California voters will soon decide the future of the death penalty in our state. The November 8th ballot holds two options, Prop 62 and Prop 66. Prop 62 is simple: Replace our failed death penalty system with a life sentence without parole.
There are practical and financial reasons why Yes on 62 makes so much sense. The death sentence is 18 times more expensive than life in prison without parole, and it has been proven time and time again that the death penalty is ineffective in deterring crime. But the real reason that I am voting for Prop 62 is because my faith and the eye-for-an-eye, retributive justice that the death penalty embodies are fundamentally incompatible.
As Christians, our faith is rooted in the idea that though everyone sins, no one is beyond redemption. Yet, with the death penalty, we are asserting that we, as flawed sinners, can play God and pass judgement on others in matters of life and death.
Even in a perfect legal system, this is a hard sell. But when our legal and criminal justice system is so flawed, there is no way in good conscience that I can support the death penalty. In 2015, five counties in California were responsible for generating 25% of death sentences in the United States. And systemic racism is inherent in our criminal system, with 67% of prisoners sitting on death row of African American or Latino descent.
True justice is blind. What you look like and where you live should have absolutely no bearing on a life sentence without parole versus a death sentence, but for too many people, this is sadly the case.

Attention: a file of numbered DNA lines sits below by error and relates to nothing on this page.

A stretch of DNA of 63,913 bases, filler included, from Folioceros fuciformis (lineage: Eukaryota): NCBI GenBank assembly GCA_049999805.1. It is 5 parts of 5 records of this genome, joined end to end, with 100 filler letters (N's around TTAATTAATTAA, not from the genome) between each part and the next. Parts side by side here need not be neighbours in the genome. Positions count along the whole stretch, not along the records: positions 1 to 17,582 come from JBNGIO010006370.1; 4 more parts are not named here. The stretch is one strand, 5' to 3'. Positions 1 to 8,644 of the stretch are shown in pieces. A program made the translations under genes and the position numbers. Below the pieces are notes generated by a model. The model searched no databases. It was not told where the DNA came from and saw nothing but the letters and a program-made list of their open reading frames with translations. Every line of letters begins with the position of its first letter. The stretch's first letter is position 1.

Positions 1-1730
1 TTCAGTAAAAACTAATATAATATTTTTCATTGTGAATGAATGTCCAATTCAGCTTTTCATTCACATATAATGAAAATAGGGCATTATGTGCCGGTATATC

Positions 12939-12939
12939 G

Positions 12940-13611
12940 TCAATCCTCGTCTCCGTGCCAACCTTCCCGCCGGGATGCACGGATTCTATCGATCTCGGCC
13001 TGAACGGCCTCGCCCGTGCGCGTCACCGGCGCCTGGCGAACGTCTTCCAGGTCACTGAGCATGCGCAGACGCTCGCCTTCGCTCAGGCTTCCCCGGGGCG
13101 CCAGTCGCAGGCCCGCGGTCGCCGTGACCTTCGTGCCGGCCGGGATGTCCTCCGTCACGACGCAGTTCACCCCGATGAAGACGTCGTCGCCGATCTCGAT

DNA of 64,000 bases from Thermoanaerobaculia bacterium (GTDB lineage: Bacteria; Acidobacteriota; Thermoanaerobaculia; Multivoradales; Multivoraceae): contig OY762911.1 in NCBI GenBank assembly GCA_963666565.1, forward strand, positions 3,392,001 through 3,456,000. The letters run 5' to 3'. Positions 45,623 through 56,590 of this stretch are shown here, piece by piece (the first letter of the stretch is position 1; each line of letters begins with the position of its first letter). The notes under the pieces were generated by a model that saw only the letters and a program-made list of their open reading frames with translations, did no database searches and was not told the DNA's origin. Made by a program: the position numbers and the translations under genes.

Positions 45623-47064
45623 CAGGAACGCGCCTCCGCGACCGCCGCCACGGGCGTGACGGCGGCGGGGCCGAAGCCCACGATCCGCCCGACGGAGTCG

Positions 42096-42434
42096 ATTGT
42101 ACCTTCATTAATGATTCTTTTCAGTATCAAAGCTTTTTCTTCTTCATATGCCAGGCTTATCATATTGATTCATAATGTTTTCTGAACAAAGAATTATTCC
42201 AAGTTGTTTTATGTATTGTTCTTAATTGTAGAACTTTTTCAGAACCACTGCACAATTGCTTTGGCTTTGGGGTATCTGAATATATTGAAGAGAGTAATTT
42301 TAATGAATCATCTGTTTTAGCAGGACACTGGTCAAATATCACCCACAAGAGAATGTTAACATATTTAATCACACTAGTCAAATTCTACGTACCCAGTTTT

But this isn’t even the biggest failing of our death penalty system. Studies have suggested that as many 1 out of 25 people sentenced to death are innocent, and over 150 people who were previously on death row have been exonerated due to new evidence and recent advancements in DNA technology.
Bryan Stevenson, an African-American civil rights lawyer and Christian, who spent his career representing death row inmates, put it best when he said: "I say the question is not really, 'Do people deserve to die for the crimes they commit?' The question is, 'Do we deserve to kill if we have this kind of error rate?'"
This should appall us, not just as Christians, but as human beings. We cannot stand idly by and silently condone the execution of innocent people.
Meanwhile, proponents of the death penalty have put forth Prop 66, which ostensibly “fixes” the death penalty, but in reality, would take everything wrong with current system and make it even worse.
Prop 66 would move death penalty hearings and appeals to local courts, instead of in the specialized courts they deserve. Death penalty cases would be prioritized at the top of docket over all other criminal and civil matters. From family hearings to parking tickets, justice would grind to a halt. And Prop 66 recklessly proposes replacing qualified legal counsel with inexperienced and unqualified defense attorneys, greatly increasing the already far too high risk of an innocent person being sentenced to death.
Opponents and supporters of the death penalty both agree the death penalty system has failed in California. What to do about it is now up to us as voters. The Christian community has a strong history of standing for the dignity of life and the inherent rights of God’s creations, and that is why my faith compels me to vote Yes on Prop 62 and No on Prop 66.
Tom Taylor is the Senior Pastor at Vertical Point Church in La Mirada, California. He received his M.Div. from the Graduate Theological Union, and is working on his Doctorate from Talbot University. He is driven by his passion to help hurting people find hope and healing.